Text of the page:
Bathrooms without Borders
Miss Manners might tell you it’s rude not to close the bathroom door before slipping into a bubble bath for a long soak. But in this case, her well-meaning advice would be a tad behind the times.
Doors and walls are no longer a given when it comes to the dividing line between the bedroom and bathroom. In some homes, these two spaces are merging to create the perfect spot to unwind after a long day at work. The new master suite brings spa features home – and right into the bedroom.
So let’s get back to that hot bath. After adjusting to the water, you could have a conversation with your spouse as he or she watches TV in bed. No shouting required. Don’t feel like talking? Just tune into your favorite show on the TV near the tub.
If this sounds like a vacation at an upscale resort, there’s good reason. “The hospitality industry is having a huge influence on what people want in their personal bathrooms,” says Alan Hilsabeck Jr., an interior designer at Hilsabeck Design Associaties in Dallas. “People will say, ‘I just got back from the W Hotel and I want my master suite to mimic what I saw.’”
This means waving goodbye to the lonely showerhead and featureless tub. While amenities vary as widely as tastes and budgets, a typical master suite includes an oversized shower, fancy tub, and his and hers vanities. Add-ons range from morning kitchens and workout rooms to seating areas with upholstered furniture.
Often, the shower is big enough for two, and there’s a wide range of choices for water delivery, including dual showerheads, hand showers, overhead rainfall heads or a full-body spray. “There might be six nozzles shooting out at you from different heights,” says Lori Carroll, an interior designer at Lori Carroll and Associates, Tucson, Ariz. “It’s kind of like a car wash.”
When it comes to tubs, there’s a trend toward bubbler models over whirlpool versions. The former can be more relaxing with warm air bubbles that rise from the bottom of the tub, creating a more calming experience than powerful jets. For the visually inclined, there are chromatherapy tubs with soothing, colorful lights built-in to brighten up the water. Bathers can choose their favorite hue or let the tub automatically cycle through a rainbow of choices.
While spa and luxury features are one of the strongest trends in bathrooms, there’s more of a mixed response to open floor plans. Hilsabeck says homeowners who fully embrace the concept might use the tub or vanities as the transition between bedroom and bath. The shower typically offers partial privacy while the toilet resides behind a partition or in its own small room. “I would definitely say there’s less modesty for the society as a whole,” he says. “Look at the entertainment industry. What used to be R is PG-13.” In some cases, however, there’s still a need for seclusion. Holly Rickert, a winner of National Kitchen & Bath Association Competition in 2011 with Ulrichm and owner of Designing Your Evniroment in Wyckoff, N.J., says one factor is a couple’s age. Families with young children, for example, may want to stick with a door in order to create much-needed private space.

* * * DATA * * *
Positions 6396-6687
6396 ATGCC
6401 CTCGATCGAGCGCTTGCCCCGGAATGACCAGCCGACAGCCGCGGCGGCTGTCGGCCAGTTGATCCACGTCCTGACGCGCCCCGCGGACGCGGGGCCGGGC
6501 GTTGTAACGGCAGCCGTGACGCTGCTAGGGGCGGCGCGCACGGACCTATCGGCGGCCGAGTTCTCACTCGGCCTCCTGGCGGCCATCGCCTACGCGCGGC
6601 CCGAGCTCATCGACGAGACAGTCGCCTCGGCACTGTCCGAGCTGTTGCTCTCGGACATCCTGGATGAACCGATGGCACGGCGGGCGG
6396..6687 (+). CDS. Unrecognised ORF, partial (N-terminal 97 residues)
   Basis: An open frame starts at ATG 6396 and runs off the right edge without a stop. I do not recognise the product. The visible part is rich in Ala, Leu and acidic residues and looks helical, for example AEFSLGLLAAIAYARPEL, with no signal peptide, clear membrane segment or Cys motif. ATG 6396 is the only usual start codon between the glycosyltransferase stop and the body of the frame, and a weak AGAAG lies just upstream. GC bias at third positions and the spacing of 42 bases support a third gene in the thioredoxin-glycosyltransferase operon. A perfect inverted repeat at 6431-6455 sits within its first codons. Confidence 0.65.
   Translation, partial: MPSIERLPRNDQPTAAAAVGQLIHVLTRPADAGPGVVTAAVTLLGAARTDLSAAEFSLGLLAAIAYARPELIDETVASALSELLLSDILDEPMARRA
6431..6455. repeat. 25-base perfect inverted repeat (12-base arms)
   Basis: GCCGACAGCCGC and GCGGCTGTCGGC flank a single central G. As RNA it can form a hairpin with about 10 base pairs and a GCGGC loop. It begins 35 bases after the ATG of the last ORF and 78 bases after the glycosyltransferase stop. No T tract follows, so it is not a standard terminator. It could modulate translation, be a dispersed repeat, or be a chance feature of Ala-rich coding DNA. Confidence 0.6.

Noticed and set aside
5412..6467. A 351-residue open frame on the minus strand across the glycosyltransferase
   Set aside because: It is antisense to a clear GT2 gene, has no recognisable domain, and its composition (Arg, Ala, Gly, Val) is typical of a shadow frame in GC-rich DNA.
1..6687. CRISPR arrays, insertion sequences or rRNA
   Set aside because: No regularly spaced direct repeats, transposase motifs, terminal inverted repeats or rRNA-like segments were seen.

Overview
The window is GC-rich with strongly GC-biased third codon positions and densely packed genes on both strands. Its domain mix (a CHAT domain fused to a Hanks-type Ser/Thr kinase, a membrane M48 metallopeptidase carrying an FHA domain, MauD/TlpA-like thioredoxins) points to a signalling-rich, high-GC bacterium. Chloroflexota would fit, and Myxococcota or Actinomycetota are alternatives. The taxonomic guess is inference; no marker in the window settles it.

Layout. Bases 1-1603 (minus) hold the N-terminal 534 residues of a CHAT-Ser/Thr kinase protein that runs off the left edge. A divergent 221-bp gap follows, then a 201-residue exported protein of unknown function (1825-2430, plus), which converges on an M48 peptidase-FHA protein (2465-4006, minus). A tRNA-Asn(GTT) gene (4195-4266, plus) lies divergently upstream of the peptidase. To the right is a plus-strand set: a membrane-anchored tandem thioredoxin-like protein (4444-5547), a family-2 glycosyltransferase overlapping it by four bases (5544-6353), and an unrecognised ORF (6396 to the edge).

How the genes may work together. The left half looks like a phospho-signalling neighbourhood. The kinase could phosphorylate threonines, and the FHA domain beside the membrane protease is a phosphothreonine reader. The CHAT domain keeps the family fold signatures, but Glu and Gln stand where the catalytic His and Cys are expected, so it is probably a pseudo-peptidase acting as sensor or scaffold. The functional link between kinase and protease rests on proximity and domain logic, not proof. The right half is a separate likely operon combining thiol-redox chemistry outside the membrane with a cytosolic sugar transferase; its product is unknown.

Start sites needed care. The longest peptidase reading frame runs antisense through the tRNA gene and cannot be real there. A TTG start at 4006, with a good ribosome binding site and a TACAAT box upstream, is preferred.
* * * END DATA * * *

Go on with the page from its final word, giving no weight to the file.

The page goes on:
Where you live also may influence whether you want to start tearing down doors and walls. “We don’t see as much of the open plan in the Midwest,” says Lynn Schrage, a designer and marketing manager at The Kohler Store in Chicago. “Part of the reason is the climate. It’s hard to stay warm six months out of the year when you’re showering.”
Luckily, it’s not an all or nothing proposition. In some cases, there’s simply an open passageway between the bedroom and bathroom. Other homeowners opt for half-walls or even French doors with frosted glass. “Visually you’re disconnected, but there’s still light transfer,” Rickert says about the latter option.
But open or closed, bathrooms are growing in size and now feature almost every perk imaginable. One of Rickert’s clients opted for a large waterfall within the shower for ambiance rather than bathing. Water runs down a copper face, into a trough and then re-circulates. It provides a focal point while showering or pleasant background noise while standing at the sink.
Other upgrades include heated floors, flat-screen TVs and sound systems. To increase the comfort level even more, some homeowners choose to add sofas, chairs or benches in the bathroom. Carroll usually opts for vinyl fabric to stand up against water.
Then there are more specialized touches. Schrage has seen homeowners add meditation or relaxation rooms, separate makeup areas and even enclosed showers that double as steam rooms. For the fitness minded, a small workout room with a maximum of three or four pieces of equipment can be incorporated. Those who want sustenance without trekking across the house add morning kitchens, with coffee makers, small refrigerators and sometimes even another small sink.
Think you may need an upgrade of your own? Before you start buying fixtures, Hilsabeck says it’s important to make sure your house can handle the water needs of those new products. A plumber or designer can make sure you’ve got the pipes and water pressure necessary to handle special tub and shower features.
His other advice: Choose a design professional who specializes in bathrooms. They’ll have a better handle on what’s available and know how to solve any bathroom-specific challenges. He also recommends heading to your designer’s office with pictures from your favorite home-design magazines in hand. They’ll give the designer a good feel for your style and preferences – and you’ll be happier with the finished product.
Image courtesy of Peter Rymwid; designed by Holly Rickert
Beyond bed and bath: Inspired by the hospitality industry, master suites are becoming one open space with luxurious amenities like heated floors in the bathroom and a TV by the tub.